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Thoracic Endovascular Aortic Repair for Intramural Hematoma: Safe and Effective Treatment Promoting Aortic Remodeling
Kedar S Lavingia, Richard E Redlinger, Jr., Navalkishor R Udgiri, Sadaf S Ahanchi, Jean M Panneton
Eastern Virginia Medical School, Norfolk, VA

Background:
Intramural hematoma (IMH), penetrating aortic ulcer (PAU), and aortic dissection (AD) comprise a spectrum of acute aortic pathologies. While thoracic endovascular aortic repair (TEVAR) has increasingly been applied to AD, there is a paucity of data on the impact of TEVAR for IMH on aortic anatomy. Our goal was to investigate the extent of aortic remodeling after TEVAR for IMH.
Methods:
A retrospective chart review of patients from 2004 to 2012 was conducted on patients with IMH with or without PAU. Charts were reviewed in a retrospective manner to collect data detailing: demographics, indications for surgery, operative notes, and office progress notes. Radiology images were reviewed and primary data points included indices of the aortic true lumen (TL) and total aortic diameter at site of pathology (TAD). Aortic remodeling was evidenced by a TAD/TL ratio closest to 1.0. Patients with no pre-operative CT scan, or no imaging after 30 days of operation were not included for imaging analysis.
Results:
During our 8 year period, 216 endovascular thoracic aortic repairs were reviewed. 48 patients were found to have an IMH on presentation for repair. 25 of the 48 patients had an IMH with concomitant PAU. Of the total cohort, 18 were male with a mean age of 70.2 years ± 10(SD). 46 (96%) of patients had diagnoses of hypertension, 34(71%) were smokers, and 7(19%) had CAD or prior myocardial infarction. Indications for operation included intractable pain in 34 (69%), uncontrolled HTN in 6 (13%) and rupture in 8 (17%). Technically successful TEVAR was performed in all patients with 45 (94%) reporting relief of symptoms post procedure. Adjunctive procedures were performed in 19 (40%): 7 (14%) arch debranching, 6 (12%) laser fenestration, and 6 (12%) iliac conduit. Post procedurally, the 30 day mortality rate was 6% with a 4% rate of permanent paraplegia. At a mean follow up of 11.6 months, the overall survival was 69% with a reintervention rate of 12%.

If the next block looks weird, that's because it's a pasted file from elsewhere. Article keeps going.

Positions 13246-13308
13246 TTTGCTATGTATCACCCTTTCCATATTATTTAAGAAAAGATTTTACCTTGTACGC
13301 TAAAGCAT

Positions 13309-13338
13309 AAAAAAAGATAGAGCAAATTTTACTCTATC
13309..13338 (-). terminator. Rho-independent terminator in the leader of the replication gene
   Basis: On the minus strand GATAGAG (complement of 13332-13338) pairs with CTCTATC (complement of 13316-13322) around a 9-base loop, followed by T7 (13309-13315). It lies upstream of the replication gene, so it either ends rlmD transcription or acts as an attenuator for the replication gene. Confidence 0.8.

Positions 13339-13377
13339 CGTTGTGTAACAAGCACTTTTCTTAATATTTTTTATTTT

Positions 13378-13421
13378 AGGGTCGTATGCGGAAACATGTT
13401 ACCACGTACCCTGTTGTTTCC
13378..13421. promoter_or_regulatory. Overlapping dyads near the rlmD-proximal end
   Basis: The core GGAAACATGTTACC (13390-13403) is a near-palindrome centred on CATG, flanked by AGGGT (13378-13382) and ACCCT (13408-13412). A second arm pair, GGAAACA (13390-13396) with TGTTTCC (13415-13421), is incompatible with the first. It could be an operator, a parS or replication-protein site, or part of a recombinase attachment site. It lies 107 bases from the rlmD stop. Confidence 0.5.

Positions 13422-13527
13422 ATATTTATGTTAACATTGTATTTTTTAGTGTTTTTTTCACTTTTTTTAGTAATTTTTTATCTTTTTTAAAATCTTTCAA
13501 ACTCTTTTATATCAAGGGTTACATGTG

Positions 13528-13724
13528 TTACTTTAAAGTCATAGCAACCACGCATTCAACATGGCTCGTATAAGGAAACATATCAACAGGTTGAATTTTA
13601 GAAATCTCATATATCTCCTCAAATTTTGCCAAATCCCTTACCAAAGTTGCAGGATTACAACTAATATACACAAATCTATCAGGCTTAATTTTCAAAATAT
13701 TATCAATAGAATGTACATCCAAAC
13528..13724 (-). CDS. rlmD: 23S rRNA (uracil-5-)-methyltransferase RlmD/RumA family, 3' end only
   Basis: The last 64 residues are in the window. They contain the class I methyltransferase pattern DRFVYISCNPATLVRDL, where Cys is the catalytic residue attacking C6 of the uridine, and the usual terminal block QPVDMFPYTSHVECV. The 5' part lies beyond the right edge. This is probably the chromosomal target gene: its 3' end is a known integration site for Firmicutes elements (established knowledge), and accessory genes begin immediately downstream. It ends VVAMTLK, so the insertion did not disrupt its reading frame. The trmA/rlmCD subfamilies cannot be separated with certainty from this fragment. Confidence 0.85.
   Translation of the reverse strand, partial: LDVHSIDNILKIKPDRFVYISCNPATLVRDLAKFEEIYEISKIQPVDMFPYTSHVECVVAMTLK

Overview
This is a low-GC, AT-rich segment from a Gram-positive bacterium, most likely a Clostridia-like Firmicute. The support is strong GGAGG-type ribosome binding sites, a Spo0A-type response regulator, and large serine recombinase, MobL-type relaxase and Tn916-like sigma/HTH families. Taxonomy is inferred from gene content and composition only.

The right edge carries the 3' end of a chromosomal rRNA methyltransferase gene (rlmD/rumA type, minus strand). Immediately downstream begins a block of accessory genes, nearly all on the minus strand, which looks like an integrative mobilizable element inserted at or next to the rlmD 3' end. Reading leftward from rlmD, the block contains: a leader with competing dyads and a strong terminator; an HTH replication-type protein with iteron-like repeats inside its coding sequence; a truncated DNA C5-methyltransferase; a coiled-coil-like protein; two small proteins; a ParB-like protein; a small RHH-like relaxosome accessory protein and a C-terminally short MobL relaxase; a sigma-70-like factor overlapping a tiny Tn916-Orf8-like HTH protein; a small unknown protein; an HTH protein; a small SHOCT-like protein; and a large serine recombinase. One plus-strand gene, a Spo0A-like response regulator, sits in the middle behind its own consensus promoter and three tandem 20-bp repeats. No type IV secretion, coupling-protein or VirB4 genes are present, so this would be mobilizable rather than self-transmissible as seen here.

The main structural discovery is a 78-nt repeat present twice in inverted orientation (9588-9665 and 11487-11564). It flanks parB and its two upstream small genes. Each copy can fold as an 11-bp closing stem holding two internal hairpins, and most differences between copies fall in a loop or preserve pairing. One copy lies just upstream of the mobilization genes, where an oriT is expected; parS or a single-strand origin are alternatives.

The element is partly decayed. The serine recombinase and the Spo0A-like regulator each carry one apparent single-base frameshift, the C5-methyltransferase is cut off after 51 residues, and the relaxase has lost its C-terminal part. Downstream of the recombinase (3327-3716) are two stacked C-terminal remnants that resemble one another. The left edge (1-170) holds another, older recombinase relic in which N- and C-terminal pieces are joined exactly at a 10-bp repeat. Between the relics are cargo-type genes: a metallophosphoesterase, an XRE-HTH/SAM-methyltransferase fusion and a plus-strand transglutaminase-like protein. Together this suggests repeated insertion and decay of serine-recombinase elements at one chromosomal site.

For our imaging analysis, 12 patients were excluded due to lack of follow up imaging after 30 days resulting in the analysis of 36 CT scans. Imaging revealed that the pre-operative ratio of TAD/TL was 1.33 ± 0.13. The mean number of days to follow up CT was 383 days with a range of 48 to 1486 days. There was a significant decrease in the post-operative TAD/TL ratio to 1.10 ± 0.10 (vs preoperative TAD/TL ratio, P<.001). 3(8%) patients had subsequent repeat TEVAR procedure either due to proximal endoleak or graft migration. The mean change in TAD/TL ratio from pre to post-operative for the reinterventions was 0.14, while the mean change in TAD/TL ratio from pre to post-operative for the non reinterventions was 0.27(p<.001).
Conclusions:
Although more longitudinal studies are necessary, endograft therapies for IMH, when anatomically possible, promote aortic remodeling, and potentially, complete long term resolution.


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